The statistics on sanity are one out of every four persons is suffering from some sort of mental illness.  Think about that for a minute . . . of your three best friends -- if they seem to be okay, then it's you who is screwed up.

Remember . . . We don't rent pigs!


 It’s time now to put Placido Flamingo down for the night, re-hydrate from the warm day today and get ready for tomorrow’s next adventure.  Ciao  

Ice

Wednesday, June 15, 2016

Hail Caesar . . . Hail yeah!

The weather here over the last couple of days has been interesting to say the least.  It has many similarities to Alaska weather in the summer.  Mornings can be chilly requiring a sweatshirt and quickly changing to sunny, warm making one shed the layer of clothes put on.  It has been for a few days with a cold front coming through that it has been constantly changing multiple times a day.  Chilly, cloudy, misty rain, clearing for a hour or so then mid to heavy rain.  There have been a couple of thunderstorms with lightening, thunder, and hail.

Working in it has been a mixture of setting up the saws and other construction items to work for a bit then covering up everything with tarps, sitting it out for thirty minutes or so then uncover and continue working.  Some small showers you have a tendency to just work through until you are soaked then you debate whether or not to put on a rain jacket or be wet.  After the fourth or fifth time shedding clothes it was time to just be wet.

My helper, Paul and I were building a patio pergola in Sandy the last couple of days working between the raindrops.  It turned out nice but drove us crazy putting on and removing rain gear, also putting on and shedding sweatshirts as the sun came out and we basked in the sunlight.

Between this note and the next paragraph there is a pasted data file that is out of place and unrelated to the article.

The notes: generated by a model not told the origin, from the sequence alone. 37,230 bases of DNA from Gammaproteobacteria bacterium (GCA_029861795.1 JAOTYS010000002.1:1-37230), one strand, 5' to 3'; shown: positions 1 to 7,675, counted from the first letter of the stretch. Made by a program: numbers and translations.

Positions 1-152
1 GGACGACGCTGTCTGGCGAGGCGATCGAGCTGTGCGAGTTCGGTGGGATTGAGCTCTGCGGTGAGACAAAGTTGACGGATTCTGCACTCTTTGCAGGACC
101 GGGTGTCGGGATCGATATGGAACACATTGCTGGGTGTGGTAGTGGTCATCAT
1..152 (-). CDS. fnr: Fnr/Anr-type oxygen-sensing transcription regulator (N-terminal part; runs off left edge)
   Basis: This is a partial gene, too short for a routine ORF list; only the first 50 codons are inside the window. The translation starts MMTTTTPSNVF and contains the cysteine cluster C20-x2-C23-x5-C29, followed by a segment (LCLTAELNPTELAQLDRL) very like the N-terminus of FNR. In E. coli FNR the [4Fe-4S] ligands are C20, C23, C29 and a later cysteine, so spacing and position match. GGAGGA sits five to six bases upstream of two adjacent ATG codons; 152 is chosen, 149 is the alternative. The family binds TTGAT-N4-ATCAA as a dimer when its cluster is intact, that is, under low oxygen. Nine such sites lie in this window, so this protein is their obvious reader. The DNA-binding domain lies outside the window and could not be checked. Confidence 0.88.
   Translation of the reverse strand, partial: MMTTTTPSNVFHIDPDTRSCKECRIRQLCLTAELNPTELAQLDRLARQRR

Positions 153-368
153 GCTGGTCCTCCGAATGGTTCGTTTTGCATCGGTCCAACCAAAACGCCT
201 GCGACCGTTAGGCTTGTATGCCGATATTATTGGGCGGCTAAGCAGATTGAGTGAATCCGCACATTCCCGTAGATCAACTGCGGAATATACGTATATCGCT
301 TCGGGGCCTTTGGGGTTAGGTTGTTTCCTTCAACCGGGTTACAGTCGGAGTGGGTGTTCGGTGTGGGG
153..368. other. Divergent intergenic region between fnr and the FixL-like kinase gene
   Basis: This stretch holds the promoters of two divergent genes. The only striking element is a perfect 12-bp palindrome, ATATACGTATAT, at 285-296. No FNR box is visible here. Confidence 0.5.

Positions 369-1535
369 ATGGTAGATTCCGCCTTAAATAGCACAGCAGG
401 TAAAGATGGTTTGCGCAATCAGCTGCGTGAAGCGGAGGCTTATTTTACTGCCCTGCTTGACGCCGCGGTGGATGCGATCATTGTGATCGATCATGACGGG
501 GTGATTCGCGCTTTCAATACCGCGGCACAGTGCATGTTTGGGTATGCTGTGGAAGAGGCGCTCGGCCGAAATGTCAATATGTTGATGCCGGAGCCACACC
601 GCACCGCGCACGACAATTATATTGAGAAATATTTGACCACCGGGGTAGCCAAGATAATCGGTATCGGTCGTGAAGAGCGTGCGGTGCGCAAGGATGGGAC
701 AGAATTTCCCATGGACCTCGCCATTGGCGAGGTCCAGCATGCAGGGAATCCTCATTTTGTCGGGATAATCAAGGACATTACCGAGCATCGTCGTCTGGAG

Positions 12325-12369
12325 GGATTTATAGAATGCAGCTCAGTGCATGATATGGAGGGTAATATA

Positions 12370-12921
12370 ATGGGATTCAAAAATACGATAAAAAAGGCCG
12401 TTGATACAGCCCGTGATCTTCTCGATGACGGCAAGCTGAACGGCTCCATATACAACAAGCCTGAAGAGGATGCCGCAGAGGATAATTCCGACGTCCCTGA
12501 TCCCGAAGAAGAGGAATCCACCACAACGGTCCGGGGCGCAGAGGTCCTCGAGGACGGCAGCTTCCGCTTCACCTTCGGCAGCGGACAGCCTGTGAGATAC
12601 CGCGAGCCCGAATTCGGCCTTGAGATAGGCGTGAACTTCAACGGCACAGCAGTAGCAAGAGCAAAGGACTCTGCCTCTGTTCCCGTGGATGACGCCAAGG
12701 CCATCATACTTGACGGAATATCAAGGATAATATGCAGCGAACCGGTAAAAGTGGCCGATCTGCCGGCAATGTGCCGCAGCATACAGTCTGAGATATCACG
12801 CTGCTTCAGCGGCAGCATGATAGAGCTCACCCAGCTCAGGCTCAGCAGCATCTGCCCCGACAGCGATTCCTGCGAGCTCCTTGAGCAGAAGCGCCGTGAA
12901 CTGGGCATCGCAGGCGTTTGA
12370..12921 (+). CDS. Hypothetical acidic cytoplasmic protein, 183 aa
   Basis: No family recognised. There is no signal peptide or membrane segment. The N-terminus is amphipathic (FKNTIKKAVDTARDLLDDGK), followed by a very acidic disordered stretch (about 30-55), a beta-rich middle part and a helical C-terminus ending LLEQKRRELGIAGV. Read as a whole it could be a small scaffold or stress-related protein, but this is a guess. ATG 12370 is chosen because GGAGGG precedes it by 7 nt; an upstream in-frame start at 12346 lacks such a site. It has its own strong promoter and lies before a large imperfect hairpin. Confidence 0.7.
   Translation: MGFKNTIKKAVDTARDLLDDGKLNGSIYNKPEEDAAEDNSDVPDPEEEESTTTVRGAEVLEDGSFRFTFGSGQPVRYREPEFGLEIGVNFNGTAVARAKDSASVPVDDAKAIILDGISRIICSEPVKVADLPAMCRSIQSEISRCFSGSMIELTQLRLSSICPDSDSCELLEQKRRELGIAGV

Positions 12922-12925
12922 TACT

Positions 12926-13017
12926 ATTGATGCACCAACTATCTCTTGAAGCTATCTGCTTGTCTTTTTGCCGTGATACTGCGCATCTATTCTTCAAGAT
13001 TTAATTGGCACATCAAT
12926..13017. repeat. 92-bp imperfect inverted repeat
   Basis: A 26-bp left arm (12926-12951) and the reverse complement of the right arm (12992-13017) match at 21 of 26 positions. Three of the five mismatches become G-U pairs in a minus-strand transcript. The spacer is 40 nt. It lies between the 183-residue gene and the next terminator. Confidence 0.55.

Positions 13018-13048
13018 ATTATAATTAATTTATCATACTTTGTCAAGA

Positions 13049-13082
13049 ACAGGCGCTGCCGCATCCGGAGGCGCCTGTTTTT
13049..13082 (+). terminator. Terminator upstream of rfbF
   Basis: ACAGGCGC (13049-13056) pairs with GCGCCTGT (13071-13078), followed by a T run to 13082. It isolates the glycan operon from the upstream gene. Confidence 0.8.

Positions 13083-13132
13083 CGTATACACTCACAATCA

The patio cover turned out nice (see photos) and today we started a project doing repairs to a house who’s clogged gutter had rotted out the wood fascia and soffit overhang underneath.  We pulled off the gutter and removed about 20 feet of fascia and soffit only to find more damage underneath so tomorrow will be doing a little more demo before we can rebuild it, caulk and paint the new materials.

Where Alaska is hurting work and otherwise, this area seems to have plenty to keep busy with things starting to schedule out a bit every week.  Another summer day has come and gone away with this tired sore body but it is good for me right now after a nice day working seeing the results building things with my hands again.

Have a great week everyone!

Ice

Monday, June 13, 2016

Blitz Build Kitchen Remodel

Many years ago when I lived in Atlanta I was involved with Habitat for Humanity as the Atlanta Chapter plumbing lead.  I originally got involved because they were going to do the first ever “Blitz Build” of 21 homes in one week.  I was more curious than anything at first to see how they would pull off such an unheard of feat completing 21 homes in a week starting from scratch.  Short version of the story is we accomplished this feat with the efforts of many people, tradesmen, volunteers, and the proposed home owners who did “sweat equity” as part of their qualifications to receive the home.  I did other projects for Habitat over several years both in Georgia and Utah before heading to Alaska.  Alaska had a program but I was so busy I did not remain involved during my time in Alaska but they did build much needed homes there.